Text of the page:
Impressed with his work, the Phillies offered Agostinelli the position as their International Scouting Director in 1997. In this role he would oversee a staff covering places outside of the United States and its territories such as the Dominican Republic, Venezuela, Japan, and Korea.


The Scout of the Year Award is open to all levels of the scouting profession with 25 years of scouting experience. It honors a lifetime of scouting excellence at all levels. There can be up to four honorees in a given year, and Agostinelli was one of four recognized today.
Agostinelli has been the recipient of honors previously for his work in the game. In 1995 he was elected to the Slippery Rock University Hall of Fame.
In 2012, John Jay University’s baseball team honored him as the 10th recipient of their Lou DeMartino Lifetime Achievement Award. This award is named for their 1974-99 head coach and is given annually to a person in the baseball community who has dedicated years of his life to baseball.
In 2015, the Phillies honored Agostinelli as the recipient of their Dallas Green Award. First handed out in 2011, the award recognizes an amateur or pro scout who best exemplifies the Phillies standard for scouting while demonstrating the same loyalty, work ethic, dedication and passion as the award’s namesake.
Green, who passed away in March 2017, stated the following at the time of Agostinelli receiving his namesake award, per Stephen Gross of The Morning Call:

“Sal really jump-started the international scouting program that we have today. He’s been instrumental in our two schools in the Dominican and Venezuela, setting them up, getting them running and going down there and bringing the kids along.” ~ Dallas Green

Agostinelli is also involved with the development of amateur players, running a youth baseball training operation out of Long Island, New York. The organization includes an indoor baseball academy and a summer camp, as well as tours and tournaments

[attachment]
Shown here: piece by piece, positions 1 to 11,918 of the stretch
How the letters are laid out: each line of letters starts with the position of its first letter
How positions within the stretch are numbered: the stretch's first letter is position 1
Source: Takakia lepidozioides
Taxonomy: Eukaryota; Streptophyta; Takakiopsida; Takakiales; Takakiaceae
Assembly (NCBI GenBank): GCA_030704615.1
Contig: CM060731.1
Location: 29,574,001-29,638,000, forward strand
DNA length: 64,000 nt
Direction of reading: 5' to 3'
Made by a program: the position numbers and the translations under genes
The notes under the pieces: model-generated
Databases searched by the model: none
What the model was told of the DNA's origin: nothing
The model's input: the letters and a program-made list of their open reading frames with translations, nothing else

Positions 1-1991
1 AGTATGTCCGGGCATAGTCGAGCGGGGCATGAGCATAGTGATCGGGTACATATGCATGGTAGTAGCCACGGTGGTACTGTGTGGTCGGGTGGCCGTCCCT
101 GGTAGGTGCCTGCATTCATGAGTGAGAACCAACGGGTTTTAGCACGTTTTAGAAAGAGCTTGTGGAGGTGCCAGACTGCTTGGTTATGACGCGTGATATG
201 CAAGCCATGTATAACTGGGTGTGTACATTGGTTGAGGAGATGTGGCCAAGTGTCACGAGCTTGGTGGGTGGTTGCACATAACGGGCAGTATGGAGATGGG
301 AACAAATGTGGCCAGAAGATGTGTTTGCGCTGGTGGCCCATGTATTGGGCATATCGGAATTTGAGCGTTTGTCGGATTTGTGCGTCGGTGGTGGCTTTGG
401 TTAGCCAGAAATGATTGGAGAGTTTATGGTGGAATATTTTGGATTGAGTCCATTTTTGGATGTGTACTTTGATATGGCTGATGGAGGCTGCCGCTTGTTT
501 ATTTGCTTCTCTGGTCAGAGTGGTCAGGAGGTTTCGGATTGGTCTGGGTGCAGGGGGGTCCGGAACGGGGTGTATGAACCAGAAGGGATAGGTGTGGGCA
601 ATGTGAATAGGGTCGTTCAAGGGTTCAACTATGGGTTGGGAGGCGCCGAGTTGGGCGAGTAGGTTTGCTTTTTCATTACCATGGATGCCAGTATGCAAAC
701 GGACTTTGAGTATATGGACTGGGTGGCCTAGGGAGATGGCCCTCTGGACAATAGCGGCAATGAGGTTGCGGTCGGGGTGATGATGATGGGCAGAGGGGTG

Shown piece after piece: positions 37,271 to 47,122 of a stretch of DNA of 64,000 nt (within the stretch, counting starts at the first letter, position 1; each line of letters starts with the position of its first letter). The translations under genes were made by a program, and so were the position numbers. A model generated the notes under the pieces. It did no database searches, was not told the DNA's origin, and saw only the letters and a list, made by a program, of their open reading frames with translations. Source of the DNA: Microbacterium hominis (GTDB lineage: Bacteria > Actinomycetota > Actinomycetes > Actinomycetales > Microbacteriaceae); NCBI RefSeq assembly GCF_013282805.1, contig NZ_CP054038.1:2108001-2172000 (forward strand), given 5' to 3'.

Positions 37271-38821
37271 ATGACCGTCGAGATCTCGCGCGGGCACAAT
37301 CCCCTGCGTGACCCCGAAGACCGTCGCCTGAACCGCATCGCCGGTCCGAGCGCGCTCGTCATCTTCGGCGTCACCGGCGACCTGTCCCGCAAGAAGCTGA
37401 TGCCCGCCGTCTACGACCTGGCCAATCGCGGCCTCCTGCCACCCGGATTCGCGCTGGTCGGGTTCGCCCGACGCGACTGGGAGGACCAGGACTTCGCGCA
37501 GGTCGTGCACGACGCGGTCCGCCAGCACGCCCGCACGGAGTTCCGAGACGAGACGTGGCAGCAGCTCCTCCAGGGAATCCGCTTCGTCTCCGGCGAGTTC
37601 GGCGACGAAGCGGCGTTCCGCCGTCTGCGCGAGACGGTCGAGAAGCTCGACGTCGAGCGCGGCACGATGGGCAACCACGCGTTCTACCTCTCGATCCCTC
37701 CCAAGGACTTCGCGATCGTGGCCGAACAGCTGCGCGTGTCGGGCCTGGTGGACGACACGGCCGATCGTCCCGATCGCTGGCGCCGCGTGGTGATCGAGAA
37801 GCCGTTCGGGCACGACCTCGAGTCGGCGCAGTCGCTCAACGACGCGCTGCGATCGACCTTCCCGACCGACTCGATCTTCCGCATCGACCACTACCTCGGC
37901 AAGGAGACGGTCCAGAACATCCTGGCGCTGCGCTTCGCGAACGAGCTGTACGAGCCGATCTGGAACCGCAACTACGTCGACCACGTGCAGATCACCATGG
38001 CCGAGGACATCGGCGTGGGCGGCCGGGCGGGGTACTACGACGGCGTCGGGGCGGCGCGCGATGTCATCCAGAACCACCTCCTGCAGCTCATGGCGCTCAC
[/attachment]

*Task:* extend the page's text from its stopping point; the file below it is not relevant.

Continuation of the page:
Agostinelli has signed a number of players who went on to play in Major League Baseball including Carlos CarrascoFreddy GalvisCesar Hernandez, and Carlos Silva. He is also credited with helping discover popular Phillies all-star catcher Carlos Ruiz.
Now comes the latest honor for this 57-year-old baseball lifer who has been a key member of the Phillies organization, one that most fans have never heard of, for more than a quarter-century.

What if the Phillies are unable to land any impact talent this off-season?

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Phillies GM Matt Klentak is squarely on the hot seat this Hot Stove season

One of the most highly anticipated and important ‘Hot Stove’ seasons in Philadelphia Phillies history is about to get underway. Dozens of players across baseball are now free agents, and by this weekend they will be able to negotiate with the Phillies and other ball clubs.

The Phillies have a ton of money to spend. It is possible that controlling owner John Middleton and his partners could make upwards of $100 million available to GM Matt Klentak in order to add new players via free agent signings and/or trade acquisitions.
There has been a great deal of speculation among the fan base on which players the Phillies might target. Bryce HarperManny MachadoCraig Kimbrel or another elite reliever? Patrick Corbin or some other proven starting pitcher?
For a variety of reasons, both the team itself and those of us who cover the Phillies like to talk and write about the possibilities. Adding the right couple of players, after all, could vault the club to contending status entering the 2019 season.
That kind of talk is exciting. It gets us excited. It gets fans excited. When fans are excited, they like to read about the team. Obvious then why we writers like to drum up scenarios in which the Phillies sign talented ball players.